Jaundice in Newborns
Newborn jaundice is a common occurrence in babies. Physiological jaundice—the yellowing of skin and eyes—is usually harmless.
Jaundice occurs because a substance called bilirubin builds up in the blood. Bilirubin is a waste product that forms when the body breaks down old red blood cells. This substance is then excreted from the body in the baby’s stool.
While the baby is in the womb, the placenta breaks down and removes bilirubin. After birth, the baby’s own liver will begin to break down and remove the bilirubin. However, because a newborn’s liver is just figuring out how to work, it may need a few days to get good at this process.
As a result, the level of bilirubin tends to increase after birth, usually peaking around 2-4 days. The yellow pigment in the skin and eyes decreases gradually and usually disappears within two weeks after birth. For most babies, the temporary elevated bilirubin level doesn’t cause any problems. Some babies who have a blood type that is different from their mother’s blood type are at an increased risk of high bilirubin levels and must be monitored more closely.
Two other forms of jaundice can occur if a baby is exclusively breastfeeding:
Breastfeeding jaundice occurs when a baby is not getting adequate amounts of breast milk and becomes dehydrated (because of problems nursing or the mother’s milk is not in yet). Putting the baby to the breast as often as possible will encourage mom’s milk production. The more the baby eats, the more bilirubin will be eliminated when the baby stools.
Breast milk jaundice, which appears in about 1-2 percent of babies, is often caused by substances in the breast milk itself that prevent proteins in the liver from breaking down the bilirubin. This form of jaundice typically takes a little longer to disappear. Interestingly, this type of jaundice usually runs in families.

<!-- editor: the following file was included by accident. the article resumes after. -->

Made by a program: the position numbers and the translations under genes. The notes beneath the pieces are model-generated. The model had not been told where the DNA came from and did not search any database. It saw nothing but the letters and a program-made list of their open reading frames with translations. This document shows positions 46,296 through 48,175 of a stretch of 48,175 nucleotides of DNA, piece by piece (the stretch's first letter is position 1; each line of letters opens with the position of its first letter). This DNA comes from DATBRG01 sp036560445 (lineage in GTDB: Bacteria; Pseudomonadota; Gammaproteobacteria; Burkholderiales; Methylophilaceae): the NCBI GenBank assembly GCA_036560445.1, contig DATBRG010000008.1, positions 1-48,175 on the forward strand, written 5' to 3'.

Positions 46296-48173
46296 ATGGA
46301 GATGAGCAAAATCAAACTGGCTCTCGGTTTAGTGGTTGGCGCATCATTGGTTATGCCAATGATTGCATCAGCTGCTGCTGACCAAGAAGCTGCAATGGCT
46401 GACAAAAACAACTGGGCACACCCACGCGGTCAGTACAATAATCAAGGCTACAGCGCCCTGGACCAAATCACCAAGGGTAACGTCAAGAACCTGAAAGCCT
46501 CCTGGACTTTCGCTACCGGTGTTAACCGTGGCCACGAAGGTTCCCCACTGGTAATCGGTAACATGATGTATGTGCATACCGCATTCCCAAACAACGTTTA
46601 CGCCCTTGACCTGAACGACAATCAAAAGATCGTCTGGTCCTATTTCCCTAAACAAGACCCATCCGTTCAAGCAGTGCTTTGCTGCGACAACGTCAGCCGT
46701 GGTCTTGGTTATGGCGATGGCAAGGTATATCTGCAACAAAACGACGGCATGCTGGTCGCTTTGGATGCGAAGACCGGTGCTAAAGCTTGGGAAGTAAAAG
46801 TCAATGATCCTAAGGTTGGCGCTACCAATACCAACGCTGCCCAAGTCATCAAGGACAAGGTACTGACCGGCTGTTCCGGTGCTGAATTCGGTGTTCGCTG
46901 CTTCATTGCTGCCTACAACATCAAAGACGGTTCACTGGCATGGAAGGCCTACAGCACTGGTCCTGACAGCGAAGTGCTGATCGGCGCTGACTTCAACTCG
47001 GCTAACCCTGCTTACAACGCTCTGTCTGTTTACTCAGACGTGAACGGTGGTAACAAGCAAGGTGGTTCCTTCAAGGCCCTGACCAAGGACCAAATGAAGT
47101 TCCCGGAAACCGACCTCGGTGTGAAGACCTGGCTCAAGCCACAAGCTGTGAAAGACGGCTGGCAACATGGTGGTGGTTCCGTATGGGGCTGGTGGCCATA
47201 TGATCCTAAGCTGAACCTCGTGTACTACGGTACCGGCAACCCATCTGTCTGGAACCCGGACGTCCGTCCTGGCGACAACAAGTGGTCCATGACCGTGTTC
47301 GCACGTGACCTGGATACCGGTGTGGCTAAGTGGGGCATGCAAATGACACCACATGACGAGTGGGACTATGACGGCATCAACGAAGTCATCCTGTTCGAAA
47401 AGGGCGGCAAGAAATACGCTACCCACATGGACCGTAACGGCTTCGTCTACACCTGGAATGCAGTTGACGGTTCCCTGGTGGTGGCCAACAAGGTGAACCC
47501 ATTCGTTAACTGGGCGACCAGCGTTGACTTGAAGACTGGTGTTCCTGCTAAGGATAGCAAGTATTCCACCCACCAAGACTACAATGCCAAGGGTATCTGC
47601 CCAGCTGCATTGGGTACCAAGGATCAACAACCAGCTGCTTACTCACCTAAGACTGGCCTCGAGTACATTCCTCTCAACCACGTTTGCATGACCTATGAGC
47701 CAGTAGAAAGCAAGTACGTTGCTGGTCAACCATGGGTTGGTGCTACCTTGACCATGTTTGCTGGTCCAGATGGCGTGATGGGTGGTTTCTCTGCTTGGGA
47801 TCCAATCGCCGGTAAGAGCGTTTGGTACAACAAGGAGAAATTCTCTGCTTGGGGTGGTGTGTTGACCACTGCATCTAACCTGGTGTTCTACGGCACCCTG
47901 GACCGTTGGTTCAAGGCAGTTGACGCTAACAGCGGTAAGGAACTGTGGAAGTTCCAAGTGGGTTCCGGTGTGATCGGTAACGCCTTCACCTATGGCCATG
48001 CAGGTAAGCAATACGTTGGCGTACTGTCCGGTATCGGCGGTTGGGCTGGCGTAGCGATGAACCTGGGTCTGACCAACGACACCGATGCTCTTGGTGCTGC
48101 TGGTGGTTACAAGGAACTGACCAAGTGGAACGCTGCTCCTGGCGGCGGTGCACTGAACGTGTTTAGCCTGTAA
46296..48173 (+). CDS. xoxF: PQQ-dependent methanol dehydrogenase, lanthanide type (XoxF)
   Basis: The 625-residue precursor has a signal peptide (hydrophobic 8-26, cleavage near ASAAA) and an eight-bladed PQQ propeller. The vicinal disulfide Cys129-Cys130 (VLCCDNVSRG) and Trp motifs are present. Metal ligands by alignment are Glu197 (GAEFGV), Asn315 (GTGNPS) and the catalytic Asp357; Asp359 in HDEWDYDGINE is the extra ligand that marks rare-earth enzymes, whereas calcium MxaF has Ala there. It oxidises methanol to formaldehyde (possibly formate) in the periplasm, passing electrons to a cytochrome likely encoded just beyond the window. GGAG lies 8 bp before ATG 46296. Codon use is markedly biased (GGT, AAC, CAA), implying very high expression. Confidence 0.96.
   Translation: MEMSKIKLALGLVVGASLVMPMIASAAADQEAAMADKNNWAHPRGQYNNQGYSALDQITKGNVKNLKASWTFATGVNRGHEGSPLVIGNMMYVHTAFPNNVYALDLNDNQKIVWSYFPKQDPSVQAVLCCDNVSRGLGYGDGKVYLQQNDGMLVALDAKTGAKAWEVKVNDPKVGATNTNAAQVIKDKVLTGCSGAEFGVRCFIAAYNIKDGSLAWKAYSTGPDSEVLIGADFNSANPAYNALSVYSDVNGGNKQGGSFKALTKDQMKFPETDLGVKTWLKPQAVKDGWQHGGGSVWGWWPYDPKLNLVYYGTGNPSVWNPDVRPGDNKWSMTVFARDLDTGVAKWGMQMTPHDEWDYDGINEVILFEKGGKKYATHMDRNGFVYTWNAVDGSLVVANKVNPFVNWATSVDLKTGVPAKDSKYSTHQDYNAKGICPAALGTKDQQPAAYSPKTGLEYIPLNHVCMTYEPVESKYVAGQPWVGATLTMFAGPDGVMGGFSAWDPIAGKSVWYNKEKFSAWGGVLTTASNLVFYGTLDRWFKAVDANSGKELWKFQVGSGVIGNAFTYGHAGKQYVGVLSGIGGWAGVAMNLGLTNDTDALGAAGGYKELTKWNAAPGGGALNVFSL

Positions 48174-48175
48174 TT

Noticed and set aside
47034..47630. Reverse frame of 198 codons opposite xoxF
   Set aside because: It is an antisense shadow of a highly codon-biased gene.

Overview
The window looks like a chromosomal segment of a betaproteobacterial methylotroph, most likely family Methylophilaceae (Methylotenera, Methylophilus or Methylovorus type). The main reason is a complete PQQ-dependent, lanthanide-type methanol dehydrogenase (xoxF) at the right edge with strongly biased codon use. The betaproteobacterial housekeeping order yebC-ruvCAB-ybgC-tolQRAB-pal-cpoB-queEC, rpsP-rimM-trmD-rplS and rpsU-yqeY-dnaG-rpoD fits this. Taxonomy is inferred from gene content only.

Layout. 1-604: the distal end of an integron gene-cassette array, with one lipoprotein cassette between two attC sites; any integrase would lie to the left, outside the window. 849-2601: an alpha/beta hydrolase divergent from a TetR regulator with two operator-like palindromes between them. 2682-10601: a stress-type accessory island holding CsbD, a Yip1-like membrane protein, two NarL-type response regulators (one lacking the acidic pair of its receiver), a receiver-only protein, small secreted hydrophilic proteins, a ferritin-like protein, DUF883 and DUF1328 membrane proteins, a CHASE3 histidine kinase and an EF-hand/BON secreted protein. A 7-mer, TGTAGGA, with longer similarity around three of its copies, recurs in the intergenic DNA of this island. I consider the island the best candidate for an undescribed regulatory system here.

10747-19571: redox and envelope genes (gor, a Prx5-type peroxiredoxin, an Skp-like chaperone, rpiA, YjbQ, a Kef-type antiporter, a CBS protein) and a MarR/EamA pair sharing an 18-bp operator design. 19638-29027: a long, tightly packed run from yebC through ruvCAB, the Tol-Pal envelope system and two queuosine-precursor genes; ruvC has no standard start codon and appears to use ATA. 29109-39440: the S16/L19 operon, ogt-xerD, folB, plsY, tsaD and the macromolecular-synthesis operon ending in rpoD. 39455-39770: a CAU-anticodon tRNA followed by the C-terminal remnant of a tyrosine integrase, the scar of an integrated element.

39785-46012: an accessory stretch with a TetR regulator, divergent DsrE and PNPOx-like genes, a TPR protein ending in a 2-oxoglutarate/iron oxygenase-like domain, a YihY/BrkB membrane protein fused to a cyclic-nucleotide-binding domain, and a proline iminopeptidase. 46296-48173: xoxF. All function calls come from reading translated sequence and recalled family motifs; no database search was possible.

There are usually no health problems associated with jaundice, as long as the bilirubin level does not reach a critically high point. Risk factors for developing levels that are too high include being premature, having a blood type that is not compatible with mom’s blood type, or even exclusive breastfeeding. Your doctor will monitor your baby closely for risk factors and look for signs that the bilirubin level may need to be checked.
Your doctor may recommend placing your baby under special lights to help the body process the bilirubin if the level becomes too high. This process, called phototherapy, may be done in the hospital or even at home, if the bilirubin levels are not dangerously high.
More serious jaundice may occur when the newborn’s body must rapidly replace blood cells due to abnormal blood cell shapes, incompatible blood type between the mother and baby, infections, or a lack of certain enzymes.
Jaundice that develops within the first 24 hours of birth may need to be investigated more closely to rule out any serious potential causes. Once you bring your baby home from the hospital, be sure to call your doctor if the jaundice appears to spread or deepen, if the baby has a fever of over 100 degrees Fahrenheit, or begins to look or act sick.
- National Institutes of Health
- Newborn jaundice.
National Institutes of Health
- Breast Milk Jaundice.
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